freezing temperatures. Anne

Barker reports. This was the

area worst hit, Ercis, a city

of 75,000 people where around

80 multistorey buildings like

this one collapsed. Only a

handful of people have been

pulled alive from the rubble

since yesterday including one

man who managed to call for

help on his mobile phone. But

hundreds more weren't so lucky.

The death toll has now climbed

to nearly 300 and the final

body count is likely to be much

higher.

TRANSLATION: In Ercis there

were 169 dead and in the Van

another 96. Dozens of people

were trapped in the mess of

concrete and twisted steel

after the earthquake struck.

Cranes and other machines are

lifting concrete slabs while

residents dig underneath with

shovels or even their bare

hands. Generator-powered flood

lights have meant rescue

workers can continue all night.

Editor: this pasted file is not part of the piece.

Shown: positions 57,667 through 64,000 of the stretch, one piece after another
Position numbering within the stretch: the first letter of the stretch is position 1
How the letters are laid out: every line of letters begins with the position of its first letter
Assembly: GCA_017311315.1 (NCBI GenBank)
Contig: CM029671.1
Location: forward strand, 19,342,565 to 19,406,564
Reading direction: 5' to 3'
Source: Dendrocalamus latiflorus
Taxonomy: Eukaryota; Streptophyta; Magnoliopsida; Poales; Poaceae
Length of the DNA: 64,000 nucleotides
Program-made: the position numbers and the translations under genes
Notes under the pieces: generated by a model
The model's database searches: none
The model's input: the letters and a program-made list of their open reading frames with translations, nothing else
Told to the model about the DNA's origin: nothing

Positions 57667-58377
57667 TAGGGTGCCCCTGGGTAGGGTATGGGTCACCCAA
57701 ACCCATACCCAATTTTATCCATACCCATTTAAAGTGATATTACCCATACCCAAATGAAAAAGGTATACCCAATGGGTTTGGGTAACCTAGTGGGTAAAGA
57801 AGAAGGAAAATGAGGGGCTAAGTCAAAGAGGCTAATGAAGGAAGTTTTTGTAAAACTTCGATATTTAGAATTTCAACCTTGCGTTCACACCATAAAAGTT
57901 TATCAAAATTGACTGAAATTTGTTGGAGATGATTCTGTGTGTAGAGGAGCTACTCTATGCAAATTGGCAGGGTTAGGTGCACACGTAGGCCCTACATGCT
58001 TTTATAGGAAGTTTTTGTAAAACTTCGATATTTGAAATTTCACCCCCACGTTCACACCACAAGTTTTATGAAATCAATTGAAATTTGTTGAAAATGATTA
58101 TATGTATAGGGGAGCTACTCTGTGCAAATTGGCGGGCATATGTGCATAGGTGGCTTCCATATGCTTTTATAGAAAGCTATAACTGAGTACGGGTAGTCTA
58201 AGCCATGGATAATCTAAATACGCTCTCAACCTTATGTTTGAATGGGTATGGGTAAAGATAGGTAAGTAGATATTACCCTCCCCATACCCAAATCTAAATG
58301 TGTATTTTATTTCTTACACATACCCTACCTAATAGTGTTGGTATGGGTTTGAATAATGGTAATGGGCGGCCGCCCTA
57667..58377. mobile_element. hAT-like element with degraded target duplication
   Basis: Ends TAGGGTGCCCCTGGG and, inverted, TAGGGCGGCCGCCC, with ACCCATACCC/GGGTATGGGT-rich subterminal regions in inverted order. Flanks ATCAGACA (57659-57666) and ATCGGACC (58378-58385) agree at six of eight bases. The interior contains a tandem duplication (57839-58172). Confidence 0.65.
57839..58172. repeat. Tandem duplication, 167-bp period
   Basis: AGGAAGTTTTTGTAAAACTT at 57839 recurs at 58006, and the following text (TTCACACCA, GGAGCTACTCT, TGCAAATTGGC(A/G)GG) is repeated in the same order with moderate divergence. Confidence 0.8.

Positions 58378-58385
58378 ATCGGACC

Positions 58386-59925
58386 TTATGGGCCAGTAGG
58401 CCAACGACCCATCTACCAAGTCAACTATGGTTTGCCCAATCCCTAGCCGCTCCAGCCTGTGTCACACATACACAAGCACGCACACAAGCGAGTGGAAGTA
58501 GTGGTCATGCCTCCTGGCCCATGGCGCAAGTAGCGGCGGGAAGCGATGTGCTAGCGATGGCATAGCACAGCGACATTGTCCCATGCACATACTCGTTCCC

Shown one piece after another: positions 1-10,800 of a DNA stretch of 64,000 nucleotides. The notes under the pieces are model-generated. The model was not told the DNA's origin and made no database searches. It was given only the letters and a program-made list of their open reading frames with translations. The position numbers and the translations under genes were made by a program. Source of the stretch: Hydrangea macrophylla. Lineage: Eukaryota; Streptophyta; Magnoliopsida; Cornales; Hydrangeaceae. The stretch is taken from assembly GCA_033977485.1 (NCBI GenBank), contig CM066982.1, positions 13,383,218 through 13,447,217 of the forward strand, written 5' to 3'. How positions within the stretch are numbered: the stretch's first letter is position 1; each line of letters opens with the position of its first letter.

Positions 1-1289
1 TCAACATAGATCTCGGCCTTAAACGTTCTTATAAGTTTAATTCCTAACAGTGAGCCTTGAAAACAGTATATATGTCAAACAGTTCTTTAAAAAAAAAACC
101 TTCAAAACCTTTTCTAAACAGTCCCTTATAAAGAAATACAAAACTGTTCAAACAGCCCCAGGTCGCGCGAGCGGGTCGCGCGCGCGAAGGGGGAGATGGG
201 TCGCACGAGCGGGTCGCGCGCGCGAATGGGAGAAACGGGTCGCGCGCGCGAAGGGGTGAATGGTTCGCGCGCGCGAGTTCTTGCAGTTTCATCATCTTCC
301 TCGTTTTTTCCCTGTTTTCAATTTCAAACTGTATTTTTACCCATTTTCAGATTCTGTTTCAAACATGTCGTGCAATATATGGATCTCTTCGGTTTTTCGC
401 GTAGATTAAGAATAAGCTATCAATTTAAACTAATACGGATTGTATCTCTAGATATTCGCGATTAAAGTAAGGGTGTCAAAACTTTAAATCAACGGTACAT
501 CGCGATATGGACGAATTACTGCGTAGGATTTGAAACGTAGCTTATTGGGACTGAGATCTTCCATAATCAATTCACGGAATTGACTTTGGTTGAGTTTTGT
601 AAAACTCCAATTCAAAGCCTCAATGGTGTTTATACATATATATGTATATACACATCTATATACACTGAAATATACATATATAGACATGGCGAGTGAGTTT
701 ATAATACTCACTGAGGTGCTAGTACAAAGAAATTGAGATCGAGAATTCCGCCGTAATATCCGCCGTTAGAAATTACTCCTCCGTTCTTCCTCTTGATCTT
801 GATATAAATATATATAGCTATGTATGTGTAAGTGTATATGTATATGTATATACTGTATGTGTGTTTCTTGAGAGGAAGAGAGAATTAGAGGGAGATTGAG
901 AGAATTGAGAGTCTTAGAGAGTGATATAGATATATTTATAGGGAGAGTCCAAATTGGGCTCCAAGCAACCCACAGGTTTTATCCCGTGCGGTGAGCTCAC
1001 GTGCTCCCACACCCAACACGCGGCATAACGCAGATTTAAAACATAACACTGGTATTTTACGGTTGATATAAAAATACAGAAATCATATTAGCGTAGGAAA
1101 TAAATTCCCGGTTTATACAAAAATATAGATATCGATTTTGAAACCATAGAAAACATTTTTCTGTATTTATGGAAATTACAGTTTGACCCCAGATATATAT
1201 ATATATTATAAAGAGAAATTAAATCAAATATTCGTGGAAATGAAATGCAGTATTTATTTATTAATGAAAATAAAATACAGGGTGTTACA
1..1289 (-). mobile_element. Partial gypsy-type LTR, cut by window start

Many families had the grim news

of finding their loved ones in

body bags laid outside the

Ercis mosque. My family members

who died were my nephew, his

wife and their child. They all

came here for a Sunday

breakfast and then what

happened happened. Aid

organisations have set up

temporary camps with tents and

kitchens to help the thousands

of homeless. Many residents

have faced their second night

in the cold, lighting fires to

keep warm. Seismologists say

there have been more than 100

aftershocks in the region since

the initial quake, one with a

magnitude of 6. Authorities are

warning people to stay away

from damaged homes for fear

they could still collapse if

the aftershocks continue. Let's

have a quick look at other

stories making news around the

world. South African President

Jacob Zuma has sacked two

cabinet ministers and suspended

the country's police chief in

an attempt to disspell

criticism that he's soft on